VikingsGuy

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If they want to go by game management from the 1880 they need to go back to the TOOLS they had to havrvest the game in the 1880. Stickbows and horses. No trucks and no long range smokeless powder rifles; not even the 94 Winchester.
They aren't asking to go back to game management of 1880, they are asking that their bargained for rights are respected and not artificially terminated for the convenience of an entity (WY) that didn't even exist at the time of the deal. If your then childless neighbor sold you 40 acres for $10,000 but 20 years later tries to unilaterally terminate the sale and give the same 40 acres to their now 18 year old kid, my guess is we would all call that ridiculous.

I am not saying the Crow should win, will win or that their win will be good for non-native elk hunters, I am just pointing out that this is not properly resolved by the preferences of hunters, what's best for elk population or by science based conservation. Either the contract hunting rights survived the formation of WY and designation of the fed wilderness area or it did not - how native and non-native hunters carry out the act of hunting is irrelevant.
 

jtm307

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Knepper argued weakly in my opinion. He said the primary reason for seasons was safety!? It looked to me, based on Goruch's questions (page 58), like some justices want to rule in favor of WY and were trying to draw the argument out of Knepper. If I were a betting man, my money would be on a ruling favorable to WY. If I were Peter Michael, I'd be questioning my decision to assign Knepper to the case.
 

VikingsGuy

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Knepper argued weakly in my opinion. He said the primary reason for seasons was safety!? It looked to me, based on Goruch's questions (page 58), like some justices want to rule in favor of WY and were trying to draw the argument out of Knepper. If I were a betting man, my money would be on a ruling favorable to WY. If I were Peter Michael, I'd be questioning my decision to assign Knepper to the case.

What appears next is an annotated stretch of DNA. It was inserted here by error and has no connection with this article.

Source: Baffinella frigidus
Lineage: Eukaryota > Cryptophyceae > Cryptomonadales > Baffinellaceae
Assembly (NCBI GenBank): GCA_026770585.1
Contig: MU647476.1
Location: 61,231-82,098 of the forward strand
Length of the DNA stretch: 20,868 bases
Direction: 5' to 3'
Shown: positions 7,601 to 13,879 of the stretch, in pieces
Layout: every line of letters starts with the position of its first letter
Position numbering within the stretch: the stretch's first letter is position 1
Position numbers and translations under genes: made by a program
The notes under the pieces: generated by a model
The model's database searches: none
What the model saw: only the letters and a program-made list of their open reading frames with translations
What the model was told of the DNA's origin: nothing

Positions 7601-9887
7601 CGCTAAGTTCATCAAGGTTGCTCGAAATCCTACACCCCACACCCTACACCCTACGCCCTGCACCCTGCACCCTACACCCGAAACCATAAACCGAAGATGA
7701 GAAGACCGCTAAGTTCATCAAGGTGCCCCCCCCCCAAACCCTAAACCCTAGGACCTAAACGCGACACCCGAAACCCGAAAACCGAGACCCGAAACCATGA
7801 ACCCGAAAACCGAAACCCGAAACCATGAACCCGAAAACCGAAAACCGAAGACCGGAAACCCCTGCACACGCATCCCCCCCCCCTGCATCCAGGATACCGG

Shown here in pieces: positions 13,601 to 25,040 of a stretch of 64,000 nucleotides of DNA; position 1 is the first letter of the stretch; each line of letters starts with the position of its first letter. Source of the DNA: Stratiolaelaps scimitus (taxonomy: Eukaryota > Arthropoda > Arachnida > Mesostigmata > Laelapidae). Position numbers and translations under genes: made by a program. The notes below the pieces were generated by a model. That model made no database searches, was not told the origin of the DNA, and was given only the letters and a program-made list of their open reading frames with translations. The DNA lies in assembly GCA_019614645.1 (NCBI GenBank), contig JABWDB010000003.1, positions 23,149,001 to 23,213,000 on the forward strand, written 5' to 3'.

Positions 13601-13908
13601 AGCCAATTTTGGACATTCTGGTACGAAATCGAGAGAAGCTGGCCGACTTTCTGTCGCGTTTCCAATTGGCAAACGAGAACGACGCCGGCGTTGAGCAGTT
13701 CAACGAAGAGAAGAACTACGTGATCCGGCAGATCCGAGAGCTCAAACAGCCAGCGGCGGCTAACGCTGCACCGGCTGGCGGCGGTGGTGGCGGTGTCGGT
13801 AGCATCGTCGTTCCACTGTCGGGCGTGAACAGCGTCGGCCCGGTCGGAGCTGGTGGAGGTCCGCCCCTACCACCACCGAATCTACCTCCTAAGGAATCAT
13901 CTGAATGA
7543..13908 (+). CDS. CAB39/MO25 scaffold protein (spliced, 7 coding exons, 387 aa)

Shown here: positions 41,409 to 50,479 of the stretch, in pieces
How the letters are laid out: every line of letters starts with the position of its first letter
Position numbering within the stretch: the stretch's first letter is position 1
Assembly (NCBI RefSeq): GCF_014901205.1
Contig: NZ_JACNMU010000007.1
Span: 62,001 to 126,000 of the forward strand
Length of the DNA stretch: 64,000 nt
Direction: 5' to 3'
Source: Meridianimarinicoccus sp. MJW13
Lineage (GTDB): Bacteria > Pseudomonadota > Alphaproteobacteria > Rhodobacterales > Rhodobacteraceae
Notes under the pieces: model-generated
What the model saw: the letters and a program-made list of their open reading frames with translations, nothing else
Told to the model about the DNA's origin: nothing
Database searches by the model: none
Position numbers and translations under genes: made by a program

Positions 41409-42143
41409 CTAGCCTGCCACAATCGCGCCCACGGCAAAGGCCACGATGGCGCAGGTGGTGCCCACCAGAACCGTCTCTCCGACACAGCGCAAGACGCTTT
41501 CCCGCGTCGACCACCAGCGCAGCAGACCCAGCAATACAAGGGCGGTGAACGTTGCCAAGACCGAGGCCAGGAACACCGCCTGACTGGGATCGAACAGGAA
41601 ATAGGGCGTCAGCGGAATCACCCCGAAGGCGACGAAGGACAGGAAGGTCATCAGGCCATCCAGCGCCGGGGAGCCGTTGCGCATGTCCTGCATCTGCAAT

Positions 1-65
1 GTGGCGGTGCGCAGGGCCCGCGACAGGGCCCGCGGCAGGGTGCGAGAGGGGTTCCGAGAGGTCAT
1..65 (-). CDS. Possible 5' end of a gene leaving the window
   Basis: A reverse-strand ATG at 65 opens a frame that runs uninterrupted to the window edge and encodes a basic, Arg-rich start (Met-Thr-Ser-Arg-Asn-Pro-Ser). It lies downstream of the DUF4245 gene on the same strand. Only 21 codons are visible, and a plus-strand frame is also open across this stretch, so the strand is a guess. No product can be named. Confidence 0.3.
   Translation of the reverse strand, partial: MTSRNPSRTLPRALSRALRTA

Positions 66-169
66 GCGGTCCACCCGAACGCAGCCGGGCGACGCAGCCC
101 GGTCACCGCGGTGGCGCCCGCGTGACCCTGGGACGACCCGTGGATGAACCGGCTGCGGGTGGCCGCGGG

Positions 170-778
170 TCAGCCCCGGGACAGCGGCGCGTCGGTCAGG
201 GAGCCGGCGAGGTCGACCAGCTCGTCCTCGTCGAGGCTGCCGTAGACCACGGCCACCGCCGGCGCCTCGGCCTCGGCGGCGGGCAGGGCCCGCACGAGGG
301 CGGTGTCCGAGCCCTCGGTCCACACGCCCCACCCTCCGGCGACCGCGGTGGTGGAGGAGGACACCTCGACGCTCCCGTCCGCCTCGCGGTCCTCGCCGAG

I can't speak to Knepper's performance in this instance or his overall skill set, but I will say that if I ever had a matter in front of SCOTUS I would make sure I have one of the small number of boutique SCOTUS oral argument pros carry my case.
 

Steve O

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They aren't asking to go back to game management of 1880, they are asking that their bargained for rights are respected and not artificially terminated for the convenience of an entity (WY) that didn't even exist at the time of the deal. If your then childless neighbor sold you 40 acres for $10,000 but 20 years later tries to unilaterally terminate the sale and give the same 40 acres to their now 18 year old kid, my guess is we would all call that ridiculous.